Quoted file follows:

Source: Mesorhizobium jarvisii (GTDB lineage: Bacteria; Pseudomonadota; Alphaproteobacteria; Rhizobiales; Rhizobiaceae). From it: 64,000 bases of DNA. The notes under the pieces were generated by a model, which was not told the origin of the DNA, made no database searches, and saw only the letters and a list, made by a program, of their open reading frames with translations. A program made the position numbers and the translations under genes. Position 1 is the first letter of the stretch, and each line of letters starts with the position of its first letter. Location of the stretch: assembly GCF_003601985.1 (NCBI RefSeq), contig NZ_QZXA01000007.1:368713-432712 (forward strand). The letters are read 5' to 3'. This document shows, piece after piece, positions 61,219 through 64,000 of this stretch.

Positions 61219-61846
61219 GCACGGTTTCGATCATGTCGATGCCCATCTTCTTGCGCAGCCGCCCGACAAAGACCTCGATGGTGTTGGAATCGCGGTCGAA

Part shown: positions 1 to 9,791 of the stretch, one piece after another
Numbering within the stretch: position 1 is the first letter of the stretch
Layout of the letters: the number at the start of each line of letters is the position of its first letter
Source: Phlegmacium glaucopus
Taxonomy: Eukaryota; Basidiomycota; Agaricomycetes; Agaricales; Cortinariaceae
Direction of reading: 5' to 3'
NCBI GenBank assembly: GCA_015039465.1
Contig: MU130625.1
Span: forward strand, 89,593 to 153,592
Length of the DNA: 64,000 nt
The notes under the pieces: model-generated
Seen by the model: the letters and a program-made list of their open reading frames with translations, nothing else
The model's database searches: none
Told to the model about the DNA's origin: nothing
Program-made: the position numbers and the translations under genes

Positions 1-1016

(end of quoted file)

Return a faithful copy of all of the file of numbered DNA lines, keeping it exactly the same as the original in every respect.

Source: Mesorhizobium jarvisii (GTDB lineage: Bacteria; Pseudomonadota; Alphaproteobacteria; Rhizobiales; Rhizobiaceae). From it: 64,000 bases of DNA. The notes under the pieces were generated by a model, which was not told the origin of the DNA, made no database searches, and saw only the letters and a list, made by a program, of their open reading frames with translations. A program made the position numbers and the translations under genes. Position 1 is the first letter of the stretch, and each line of letters starts with the position of its first letter. Location of the stretch: assembly GCF_003601985.1 (NCBI RefSeq), contig NZ_QZXA01000007.1:368713-432712 (forward strand). The letters are read 5' to 3'. This document shows, piece after piece, positions 61,219 through 64,000 of this stretch.

Positions 61219-61846
61219 GCACGGTTTCGATCATGTCGATGCCCATCTTCTTGCGCAGCCGCCCGACAAAGACCTCGATGGTGTTGGAATCGCGGTCGAA

Part shown: positions 1 to 9,791 of the stretch, one piece after another
Numbering within the stretch: position 1 is the first letter of the stretch
Layout of the letters: the number at the start of each line of letters is the position of its first letter
Source: Phlegmacium glaucopus
Taxonomy: Eukaryota; Basidiomycota; Agaricomycetes; Agaricales; Cortinariaceae
Direction of reading: 5' to 3'
NCBI GenBank assembly: GCA_015039465.1
Contig: MU130625.1
Span: forward strand, 89,593 to 153,592
Length of the DNA: 64,000 nt
The notes under the pieces: model-generated
Seen by the model: the letters and a program-made list of their open reading frames with translations, nothing else
The model's database searches: none
Told to the model about the DNA's origin: nothing
Program-made: the position numbers and the translations under genes

Positions 1-1016